Given that I am black and experienced segregation and the Civil Rights era firsthand, I am seriously bothered when Attorney General Lynch and others liken the transgender situation to the “Jim Crow” laws and resulting unfair treatment of Black Americans. That is routinely done and Lynch did so when she said: “It was not so very long ago that states, including North Carolina, had signs above restrooms, water fountains and on public accommodations keeping people out based upon a distinction without a difference.” To understand why I contend there is tremendous error in making this comparison; one must dig into “distinction without a difference.” Two quotes from wisegeek.com:
Distinction without a difference is a fallacy that often appears in philosophical or political debate. The basic version of the fallacy occurs when a person prefers, or insists on, one term to a synonymous term, even though there is no substantive difference in meaning between the two.
Any term with exact synonyms can be the source of a distinction without a difference fallacy. If a medical professional insists that being called a “physician” is superior to being called a “doctor” because it is closer to the original Greek term. In modern usage, however, physician and doctor are frequently used synonymously and are not used to differentiate two separate types of medical practitioners. Therefore, claiming that being called a “doctor” is insulting and rude, while being called “physician” is correct and polite is a distinction without a difference, since the meaning of the term is not changed by the word chosen.
So, segregation and the resulting unfair actions toward Black Americans were based on skin color not being the same. This is a distinction; but because men are men and women are women no matter their skin color, there was not a difference between them. Making the argument that blacks and whites should be treated differently when there was no substantive difference did constitute a “distinction without a difference.”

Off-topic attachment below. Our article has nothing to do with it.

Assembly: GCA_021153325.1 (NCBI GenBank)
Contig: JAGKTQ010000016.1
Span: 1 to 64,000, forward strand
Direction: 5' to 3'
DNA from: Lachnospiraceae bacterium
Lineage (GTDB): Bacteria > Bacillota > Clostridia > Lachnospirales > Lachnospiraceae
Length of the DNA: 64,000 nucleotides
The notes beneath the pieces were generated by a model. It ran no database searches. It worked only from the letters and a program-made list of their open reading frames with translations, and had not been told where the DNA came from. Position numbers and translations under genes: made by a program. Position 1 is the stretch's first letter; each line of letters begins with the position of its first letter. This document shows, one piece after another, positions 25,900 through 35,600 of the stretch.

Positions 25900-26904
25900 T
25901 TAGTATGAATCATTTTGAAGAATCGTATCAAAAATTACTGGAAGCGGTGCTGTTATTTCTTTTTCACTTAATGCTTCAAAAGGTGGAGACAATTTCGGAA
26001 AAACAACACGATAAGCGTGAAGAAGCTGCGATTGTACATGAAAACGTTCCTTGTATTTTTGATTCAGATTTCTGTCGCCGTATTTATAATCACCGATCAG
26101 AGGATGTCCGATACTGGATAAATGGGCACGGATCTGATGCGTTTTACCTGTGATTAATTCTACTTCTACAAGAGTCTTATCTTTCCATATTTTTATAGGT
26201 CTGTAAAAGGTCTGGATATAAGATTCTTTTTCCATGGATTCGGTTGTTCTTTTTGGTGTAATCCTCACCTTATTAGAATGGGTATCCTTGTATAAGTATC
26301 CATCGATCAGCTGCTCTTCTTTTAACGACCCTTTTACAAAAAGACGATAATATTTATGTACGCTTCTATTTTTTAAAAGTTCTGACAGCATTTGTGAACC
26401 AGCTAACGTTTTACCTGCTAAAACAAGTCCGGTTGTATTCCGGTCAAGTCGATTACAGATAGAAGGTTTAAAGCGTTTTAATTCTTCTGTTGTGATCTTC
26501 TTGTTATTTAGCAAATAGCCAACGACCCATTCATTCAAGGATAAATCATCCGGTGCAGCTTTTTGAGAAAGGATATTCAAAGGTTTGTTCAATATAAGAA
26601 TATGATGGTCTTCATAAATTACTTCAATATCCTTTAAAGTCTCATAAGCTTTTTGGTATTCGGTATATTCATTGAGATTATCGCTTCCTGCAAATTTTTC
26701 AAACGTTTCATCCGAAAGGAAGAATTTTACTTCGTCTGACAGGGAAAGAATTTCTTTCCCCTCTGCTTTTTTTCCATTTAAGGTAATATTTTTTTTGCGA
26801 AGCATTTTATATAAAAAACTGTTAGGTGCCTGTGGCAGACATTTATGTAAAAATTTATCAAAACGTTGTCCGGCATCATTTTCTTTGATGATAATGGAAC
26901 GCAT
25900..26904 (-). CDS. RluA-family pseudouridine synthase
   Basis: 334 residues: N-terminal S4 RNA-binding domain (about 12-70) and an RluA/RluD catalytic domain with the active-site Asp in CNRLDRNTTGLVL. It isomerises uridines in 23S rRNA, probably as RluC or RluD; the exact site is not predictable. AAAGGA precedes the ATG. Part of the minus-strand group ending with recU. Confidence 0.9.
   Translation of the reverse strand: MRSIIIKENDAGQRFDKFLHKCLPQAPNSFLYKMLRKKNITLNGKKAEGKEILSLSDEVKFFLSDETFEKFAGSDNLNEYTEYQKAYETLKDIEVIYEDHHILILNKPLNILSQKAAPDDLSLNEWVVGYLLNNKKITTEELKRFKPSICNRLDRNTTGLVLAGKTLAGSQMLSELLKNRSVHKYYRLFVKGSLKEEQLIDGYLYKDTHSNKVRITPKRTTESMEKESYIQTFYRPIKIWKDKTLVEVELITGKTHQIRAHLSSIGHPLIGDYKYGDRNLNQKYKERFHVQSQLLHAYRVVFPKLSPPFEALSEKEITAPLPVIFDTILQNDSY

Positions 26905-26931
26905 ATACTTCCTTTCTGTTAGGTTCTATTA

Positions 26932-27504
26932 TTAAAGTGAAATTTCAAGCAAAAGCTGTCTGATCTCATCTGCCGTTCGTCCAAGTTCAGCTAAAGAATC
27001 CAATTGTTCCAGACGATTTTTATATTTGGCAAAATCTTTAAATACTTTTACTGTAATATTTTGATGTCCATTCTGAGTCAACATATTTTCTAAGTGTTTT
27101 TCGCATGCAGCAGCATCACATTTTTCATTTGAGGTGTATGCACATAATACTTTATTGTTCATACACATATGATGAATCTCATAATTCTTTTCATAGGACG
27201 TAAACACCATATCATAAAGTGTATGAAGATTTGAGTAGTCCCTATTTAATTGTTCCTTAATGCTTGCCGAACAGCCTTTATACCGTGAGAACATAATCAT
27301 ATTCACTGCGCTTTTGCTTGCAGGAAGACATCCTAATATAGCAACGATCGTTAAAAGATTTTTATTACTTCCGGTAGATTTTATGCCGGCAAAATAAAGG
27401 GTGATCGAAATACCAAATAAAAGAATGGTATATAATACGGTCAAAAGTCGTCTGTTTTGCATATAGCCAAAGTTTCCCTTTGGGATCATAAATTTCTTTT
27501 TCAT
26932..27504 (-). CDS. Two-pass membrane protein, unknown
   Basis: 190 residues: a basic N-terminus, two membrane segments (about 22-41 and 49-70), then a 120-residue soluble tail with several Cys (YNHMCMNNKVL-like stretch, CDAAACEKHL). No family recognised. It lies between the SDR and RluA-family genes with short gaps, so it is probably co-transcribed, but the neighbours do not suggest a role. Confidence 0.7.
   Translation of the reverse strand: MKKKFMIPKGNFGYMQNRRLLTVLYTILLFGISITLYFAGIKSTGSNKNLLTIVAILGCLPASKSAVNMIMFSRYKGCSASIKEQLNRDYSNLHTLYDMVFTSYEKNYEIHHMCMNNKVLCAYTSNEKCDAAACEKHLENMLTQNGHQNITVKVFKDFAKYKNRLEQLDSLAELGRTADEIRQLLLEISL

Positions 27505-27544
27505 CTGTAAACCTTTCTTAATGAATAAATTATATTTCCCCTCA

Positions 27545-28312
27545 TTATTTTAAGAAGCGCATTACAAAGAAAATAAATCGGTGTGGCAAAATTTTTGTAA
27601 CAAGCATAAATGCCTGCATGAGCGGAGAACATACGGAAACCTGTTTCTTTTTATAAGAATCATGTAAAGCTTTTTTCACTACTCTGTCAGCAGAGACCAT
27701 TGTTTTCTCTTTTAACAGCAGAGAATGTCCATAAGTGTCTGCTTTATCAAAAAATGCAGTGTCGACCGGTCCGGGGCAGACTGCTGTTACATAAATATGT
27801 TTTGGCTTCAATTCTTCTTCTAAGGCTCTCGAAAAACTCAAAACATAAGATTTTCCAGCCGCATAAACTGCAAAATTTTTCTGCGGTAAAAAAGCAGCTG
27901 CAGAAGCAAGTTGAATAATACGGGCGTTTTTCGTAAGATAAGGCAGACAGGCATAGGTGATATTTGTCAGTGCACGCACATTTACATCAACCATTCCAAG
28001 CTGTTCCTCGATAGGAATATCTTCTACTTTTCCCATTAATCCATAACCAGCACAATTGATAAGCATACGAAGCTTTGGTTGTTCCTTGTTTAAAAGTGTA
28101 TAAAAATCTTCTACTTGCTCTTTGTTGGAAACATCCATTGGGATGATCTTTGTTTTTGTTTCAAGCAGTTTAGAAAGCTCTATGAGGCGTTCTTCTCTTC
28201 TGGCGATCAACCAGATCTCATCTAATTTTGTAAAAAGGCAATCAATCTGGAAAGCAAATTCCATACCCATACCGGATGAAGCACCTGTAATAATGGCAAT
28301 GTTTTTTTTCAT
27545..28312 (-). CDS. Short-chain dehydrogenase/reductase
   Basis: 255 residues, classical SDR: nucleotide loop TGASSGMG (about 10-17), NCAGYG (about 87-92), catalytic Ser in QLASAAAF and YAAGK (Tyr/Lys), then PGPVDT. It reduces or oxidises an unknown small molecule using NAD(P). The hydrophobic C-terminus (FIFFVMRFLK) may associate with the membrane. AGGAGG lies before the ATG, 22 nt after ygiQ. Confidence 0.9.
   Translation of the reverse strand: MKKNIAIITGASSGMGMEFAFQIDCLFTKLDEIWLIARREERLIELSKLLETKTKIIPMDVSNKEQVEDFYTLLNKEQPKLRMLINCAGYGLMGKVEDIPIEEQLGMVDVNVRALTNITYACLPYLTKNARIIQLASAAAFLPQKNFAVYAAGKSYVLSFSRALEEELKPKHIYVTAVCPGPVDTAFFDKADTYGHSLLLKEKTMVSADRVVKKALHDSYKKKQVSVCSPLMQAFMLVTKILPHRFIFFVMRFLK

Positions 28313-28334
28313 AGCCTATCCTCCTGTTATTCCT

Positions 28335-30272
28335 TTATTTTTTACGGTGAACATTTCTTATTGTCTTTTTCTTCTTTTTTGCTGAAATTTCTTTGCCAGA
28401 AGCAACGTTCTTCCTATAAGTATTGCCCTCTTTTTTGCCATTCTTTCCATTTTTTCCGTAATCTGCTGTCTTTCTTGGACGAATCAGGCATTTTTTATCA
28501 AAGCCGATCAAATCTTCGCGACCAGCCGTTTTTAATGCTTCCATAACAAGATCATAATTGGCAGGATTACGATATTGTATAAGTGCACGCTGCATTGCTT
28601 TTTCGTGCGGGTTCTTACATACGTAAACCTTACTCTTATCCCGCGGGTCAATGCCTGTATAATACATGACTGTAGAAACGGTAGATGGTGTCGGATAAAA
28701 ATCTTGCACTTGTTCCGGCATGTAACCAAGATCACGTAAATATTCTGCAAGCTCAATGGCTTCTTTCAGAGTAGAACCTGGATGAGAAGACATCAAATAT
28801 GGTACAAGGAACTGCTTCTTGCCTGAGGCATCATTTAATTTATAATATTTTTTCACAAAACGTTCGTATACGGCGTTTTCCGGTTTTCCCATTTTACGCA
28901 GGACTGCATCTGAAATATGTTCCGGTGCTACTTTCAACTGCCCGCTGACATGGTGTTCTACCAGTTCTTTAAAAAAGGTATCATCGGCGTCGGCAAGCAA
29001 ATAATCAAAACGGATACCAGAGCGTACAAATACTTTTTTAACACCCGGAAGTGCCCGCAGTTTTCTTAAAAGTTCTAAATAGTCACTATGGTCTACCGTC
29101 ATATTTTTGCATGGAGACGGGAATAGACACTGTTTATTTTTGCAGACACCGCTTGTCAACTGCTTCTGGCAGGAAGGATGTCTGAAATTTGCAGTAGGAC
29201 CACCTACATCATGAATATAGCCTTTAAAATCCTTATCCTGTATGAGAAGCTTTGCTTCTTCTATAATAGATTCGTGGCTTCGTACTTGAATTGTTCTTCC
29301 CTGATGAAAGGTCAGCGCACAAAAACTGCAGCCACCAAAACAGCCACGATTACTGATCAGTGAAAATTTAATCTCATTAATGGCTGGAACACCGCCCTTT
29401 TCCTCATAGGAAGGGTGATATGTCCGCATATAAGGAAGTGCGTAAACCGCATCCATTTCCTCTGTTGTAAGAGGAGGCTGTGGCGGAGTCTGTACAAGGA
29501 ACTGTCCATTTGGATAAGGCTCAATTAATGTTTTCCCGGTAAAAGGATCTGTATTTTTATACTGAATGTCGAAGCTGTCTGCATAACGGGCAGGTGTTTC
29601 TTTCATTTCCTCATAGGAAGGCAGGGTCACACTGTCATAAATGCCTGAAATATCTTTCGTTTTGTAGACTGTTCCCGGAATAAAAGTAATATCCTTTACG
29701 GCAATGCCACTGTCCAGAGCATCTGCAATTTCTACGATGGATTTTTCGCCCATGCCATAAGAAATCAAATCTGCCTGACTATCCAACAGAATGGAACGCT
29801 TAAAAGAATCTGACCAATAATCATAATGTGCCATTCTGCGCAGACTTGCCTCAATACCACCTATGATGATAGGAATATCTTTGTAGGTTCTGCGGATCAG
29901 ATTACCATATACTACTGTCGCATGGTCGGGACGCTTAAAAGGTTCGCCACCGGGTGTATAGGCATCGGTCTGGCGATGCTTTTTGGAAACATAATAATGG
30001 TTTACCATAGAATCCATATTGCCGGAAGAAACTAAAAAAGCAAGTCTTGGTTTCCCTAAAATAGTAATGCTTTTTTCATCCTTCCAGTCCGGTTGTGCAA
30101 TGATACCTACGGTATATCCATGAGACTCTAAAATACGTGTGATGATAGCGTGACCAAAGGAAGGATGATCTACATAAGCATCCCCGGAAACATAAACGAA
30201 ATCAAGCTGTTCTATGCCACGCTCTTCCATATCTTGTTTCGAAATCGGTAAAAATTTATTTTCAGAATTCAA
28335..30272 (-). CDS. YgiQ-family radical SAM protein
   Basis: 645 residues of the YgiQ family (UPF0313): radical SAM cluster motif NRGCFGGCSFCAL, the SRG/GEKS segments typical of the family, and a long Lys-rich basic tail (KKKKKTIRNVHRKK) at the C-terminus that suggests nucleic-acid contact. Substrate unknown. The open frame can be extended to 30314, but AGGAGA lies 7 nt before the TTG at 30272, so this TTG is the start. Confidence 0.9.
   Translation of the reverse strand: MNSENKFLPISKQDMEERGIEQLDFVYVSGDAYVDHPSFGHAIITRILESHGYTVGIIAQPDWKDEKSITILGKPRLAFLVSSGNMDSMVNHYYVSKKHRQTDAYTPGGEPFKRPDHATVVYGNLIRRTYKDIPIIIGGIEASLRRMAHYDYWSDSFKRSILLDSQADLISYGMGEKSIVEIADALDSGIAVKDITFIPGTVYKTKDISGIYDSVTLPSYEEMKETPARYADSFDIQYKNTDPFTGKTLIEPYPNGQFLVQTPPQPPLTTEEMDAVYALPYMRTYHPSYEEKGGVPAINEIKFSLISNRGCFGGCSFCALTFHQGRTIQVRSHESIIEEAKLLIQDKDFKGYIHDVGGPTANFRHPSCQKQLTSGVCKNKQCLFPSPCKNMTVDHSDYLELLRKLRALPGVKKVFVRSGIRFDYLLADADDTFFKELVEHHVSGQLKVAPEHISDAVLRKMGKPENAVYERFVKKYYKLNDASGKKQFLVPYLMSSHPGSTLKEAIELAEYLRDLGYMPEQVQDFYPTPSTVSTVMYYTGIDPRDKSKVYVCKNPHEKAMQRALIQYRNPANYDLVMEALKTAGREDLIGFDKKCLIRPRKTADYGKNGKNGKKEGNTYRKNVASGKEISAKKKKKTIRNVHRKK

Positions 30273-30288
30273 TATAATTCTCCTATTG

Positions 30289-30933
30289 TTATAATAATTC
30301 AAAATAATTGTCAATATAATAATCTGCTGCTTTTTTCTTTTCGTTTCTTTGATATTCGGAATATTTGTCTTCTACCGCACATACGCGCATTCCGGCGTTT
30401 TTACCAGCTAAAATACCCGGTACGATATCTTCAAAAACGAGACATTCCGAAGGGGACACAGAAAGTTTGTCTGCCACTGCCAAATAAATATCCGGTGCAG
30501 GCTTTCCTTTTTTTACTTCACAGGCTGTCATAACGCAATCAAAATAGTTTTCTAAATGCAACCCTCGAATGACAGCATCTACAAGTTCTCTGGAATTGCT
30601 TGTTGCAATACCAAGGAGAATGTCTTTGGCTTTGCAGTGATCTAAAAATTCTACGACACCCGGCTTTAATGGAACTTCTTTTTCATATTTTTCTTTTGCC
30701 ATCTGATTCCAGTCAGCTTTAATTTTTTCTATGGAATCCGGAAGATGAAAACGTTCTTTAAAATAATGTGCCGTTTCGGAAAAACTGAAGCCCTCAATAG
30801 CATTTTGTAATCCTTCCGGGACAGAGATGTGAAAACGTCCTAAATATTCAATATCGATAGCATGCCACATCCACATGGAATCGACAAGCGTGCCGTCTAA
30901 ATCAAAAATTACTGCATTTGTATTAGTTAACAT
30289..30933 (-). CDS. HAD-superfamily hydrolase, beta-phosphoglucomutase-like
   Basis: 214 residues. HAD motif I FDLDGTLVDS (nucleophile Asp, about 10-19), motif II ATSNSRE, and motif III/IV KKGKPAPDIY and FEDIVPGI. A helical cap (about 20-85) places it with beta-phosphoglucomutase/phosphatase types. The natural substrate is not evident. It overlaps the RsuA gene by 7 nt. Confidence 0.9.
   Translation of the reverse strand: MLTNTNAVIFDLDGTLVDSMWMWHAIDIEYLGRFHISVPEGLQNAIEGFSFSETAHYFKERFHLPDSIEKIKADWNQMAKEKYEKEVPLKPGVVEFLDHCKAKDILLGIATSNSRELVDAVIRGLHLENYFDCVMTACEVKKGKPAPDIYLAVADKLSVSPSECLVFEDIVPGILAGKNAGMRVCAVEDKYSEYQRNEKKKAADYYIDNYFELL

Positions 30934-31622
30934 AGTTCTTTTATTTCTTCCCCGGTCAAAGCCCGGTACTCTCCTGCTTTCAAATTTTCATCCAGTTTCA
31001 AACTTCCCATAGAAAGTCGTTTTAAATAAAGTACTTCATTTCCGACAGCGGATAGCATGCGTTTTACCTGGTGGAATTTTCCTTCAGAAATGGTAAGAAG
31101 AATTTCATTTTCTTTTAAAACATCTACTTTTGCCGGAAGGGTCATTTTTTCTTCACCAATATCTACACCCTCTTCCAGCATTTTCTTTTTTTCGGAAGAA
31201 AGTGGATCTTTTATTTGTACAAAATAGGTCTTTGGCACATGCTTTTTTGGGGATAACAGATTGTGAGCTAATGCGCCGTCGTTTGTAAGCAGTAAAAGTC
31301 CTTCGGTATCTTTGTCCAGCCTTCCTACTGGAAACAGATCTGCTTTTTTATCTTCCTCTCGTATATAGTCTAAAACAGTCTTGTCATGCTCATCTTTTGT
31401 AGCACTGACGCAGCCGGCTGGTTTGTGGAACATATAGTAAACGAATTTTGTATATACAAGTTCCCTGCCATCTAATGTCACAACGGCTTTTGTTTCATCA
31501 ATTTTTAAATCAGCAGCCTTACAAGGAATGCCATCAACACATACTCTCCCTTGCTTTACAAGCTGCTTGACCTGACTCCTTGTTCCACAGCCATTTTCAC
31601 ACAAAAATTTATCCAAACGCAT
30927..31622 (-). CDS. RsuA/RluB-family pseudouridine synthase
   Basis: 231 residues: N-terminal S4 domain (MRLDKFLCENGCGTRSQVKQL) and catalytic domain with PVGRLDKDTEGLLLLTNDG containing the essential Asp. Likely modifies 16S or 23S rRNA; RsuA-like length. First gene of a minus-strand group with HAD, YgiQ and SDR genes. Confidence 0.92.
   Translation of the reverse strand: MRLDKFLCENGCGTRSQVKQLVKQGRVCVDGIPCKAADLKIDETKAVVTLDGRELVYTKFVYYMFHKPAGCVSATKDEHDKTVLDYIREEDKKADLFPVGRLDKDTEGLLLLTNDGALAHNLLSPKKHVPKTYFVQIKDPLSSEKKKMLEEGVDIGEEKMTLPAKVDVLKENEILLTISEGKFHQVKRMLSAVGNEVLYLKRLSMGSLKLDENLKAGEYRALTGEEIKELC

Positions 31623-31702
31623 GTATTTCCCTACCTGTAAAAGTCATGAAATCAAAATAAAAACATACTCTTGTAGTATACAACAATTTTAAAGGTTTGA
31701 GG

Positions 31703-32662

This “distinction without a difference” argument does not apply in the case of transgender individuals. There is absolutely a difference between men and women and it is a difference of considerable substance that is not changed by what is present in a person’s mind. Consequently, likening the transgender situation to that of Black Americans is a fallacy that totally disregards common sense.
Finally, for now, where might allowing people to choose their bathroom and related facilities based on gender identity lead us? Will there come a time when some white individuals identify as black and seek relief under affirmative action policies intended to improve opportunities for historically excluded groups in American society? If so, what precedent will allowing people to choose their bathroom by gender identity set for addressing that consequence? This is just one of many possible challenging results. Common sense demands thoughtful examination of possible consequences.
Mr. White, as to fear, there is something that scares me beyond description. I recently had a brief conversation with a young lady who talked about how so many changes are taking place in America. She said, “It seems any action is acceptable and we think we are supposed to just accept it.” She continued, “I believe the time will come, and it will happen in my lifetime, when incest will be legal in America and we will accept it.” She was saying Americans, in general, are accepting of common sense defying and even unGodly change. My fear is that she is right.